G2A has finally taken some responsibility by paying over $39,000 to Wube Software for 198 stolen keys found on its marketplace.
In mid-2019, infamous game key retailer, G2A, saw themselves in hot water as angry developers finally really boiled over. This all started thanks to the UK-based company No More Robots’ Mike Rose, who told people to pirate their games instead of buying through the market due to the fact they’re not making any money from sales.
In the latest episode of Fuck G2A:
G2A has taken out sponsored ads on Google, which mean that when you search for our games, you get G2A popping up above our own links — and we make zero money on our games if people buy through the ads.
And when you try to turn their ads off… pic.twitter.com/hSiIkaOLle
— Mike Rose (@RaveofRavendale) June 29, 2019
The marketplace later in the year came forward and told developers they’d be paying them for stolen keys. In walks another affected developer, the Czech-based Wube Software, to accept this offer. They expressed displeasure last year about G2A’s shady practices, including purchasing ad space on Google above real results and marketplaces to find their games, such as Steam. This means people would see their link before one to actually support the creators by buying it officially. In the post, the developer expressed how they would take them up on their offer to pay 10 times the amount proven to come from stolen keys.
Sure enough, they are doing as they promised. In a recent update to their post, they revealed they paid $39,600 to the developer affected. Of the 321 keys audited by an internal investigation by both parties, they came to the conclusion that 198 keys were sold on the platform.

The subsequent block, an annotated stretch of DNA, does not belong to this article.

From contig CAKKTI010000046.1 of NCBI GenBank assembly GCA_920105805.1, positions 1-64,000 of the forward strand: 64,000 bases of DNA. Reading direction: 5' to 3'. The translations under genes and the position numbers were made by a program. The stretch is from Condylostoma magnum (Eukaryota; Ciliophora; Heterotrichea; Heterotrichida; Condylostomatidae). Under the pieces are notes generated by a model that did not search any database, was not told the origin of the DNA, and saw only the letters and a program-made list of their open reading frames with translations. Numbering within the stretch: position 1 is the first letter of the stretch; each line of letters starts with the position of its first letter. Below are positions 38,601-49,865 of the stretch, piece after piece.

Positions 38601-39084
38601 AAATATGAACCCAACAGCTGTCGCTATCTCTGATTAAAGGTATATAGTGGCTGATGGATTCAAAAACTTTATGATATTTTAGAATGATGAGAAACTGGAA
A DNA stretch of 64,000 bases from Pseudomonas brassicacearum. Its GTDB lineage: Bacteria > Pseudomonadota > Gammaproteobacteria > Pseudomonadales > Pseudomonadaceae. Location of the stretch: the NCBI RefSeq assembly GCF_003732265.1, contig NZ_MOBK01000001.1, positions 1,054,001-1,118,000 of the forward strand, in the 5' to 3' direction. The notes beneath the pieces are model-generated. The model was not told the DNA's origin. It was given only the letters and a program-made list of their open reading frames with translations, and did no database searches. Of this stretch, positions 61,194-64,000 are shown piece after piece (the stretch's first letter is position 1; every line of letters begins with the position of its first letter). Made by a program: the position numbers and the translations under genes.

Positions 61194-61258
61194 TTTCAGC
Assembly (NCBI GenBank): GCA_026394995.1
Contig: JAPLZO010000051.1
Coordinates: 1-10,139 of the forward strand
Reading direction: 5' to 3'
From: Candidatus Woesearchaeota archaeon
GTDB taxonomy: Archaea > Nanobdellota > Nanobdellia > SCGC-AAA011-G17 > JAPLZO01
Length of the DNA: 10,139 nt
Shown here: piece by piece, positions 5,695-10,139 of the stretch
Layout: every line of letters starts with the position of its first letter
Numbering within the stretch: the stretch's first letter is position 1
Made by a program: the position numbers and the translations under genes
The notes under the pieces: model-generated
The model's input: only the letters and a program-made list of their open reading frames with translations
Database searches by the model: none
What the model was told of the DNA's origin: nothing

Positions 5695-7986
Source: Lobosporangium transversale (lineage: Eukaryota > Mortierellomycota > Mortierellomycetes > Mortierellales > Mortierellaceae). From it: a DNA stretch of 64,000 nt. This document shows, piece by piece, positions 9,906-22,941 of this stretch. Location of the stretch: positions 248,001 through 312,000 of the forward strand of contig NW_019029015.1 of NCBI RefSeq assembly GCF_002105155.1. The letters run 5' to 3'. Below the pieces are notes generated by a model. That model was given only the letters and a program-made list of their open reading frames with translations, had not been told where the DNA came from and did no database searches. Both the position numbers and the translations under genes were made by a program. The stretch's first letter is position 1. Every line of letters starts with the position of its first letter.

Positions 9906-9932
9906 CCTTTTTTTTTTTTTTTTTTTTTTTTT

What took G2A so long?
The reason it took so long was due to going to and fro auditors. In the end, G2A themselves did an independent audit. This independent audit was good enough for the Factorio dev as it contained a reasonable number of keys that made it seem legit, according to Games Industry.
“They produced quite a detailed report of the keys, who sold them, what dates and times they were sold. I thought they probably wouldn’t fake it, especially since it’s still over half of the keys we sent. We are satisfied with the results.”
The fact that there are so many should raise red flags for the company itself, but at the same time, they weren’t smart from the get-go. As it was heating up, G2A was getting desperate for a way out and – in a bid to try and not make them sound like the bad guy – wrote up a piece and reached out to upwards of 10 publications to see it get out there. The article, which was written as an “unbiased report,” was going to be a sponsored post with the request of it not being disclosed as such, which is illegal, by the way.
— Thomas Faust (@SomeIndieGames) July 8, 2019
They defended themselves by claiming it was done by an employee without corporate permission and he was facing severe repercussions, but frankly, we can’t confirm or deny that. Nevertheless, it’s at least good they’ve made good on their promise with that indie dev… that said, Wube is far from the only developer screwed by them. It’ll be interesting to see if any other developer will come out of the woodworks and reveal they’ve been compensated or not.
What do you think? Do you believe this audit was real? Is G2A still hiding something? Tell us below!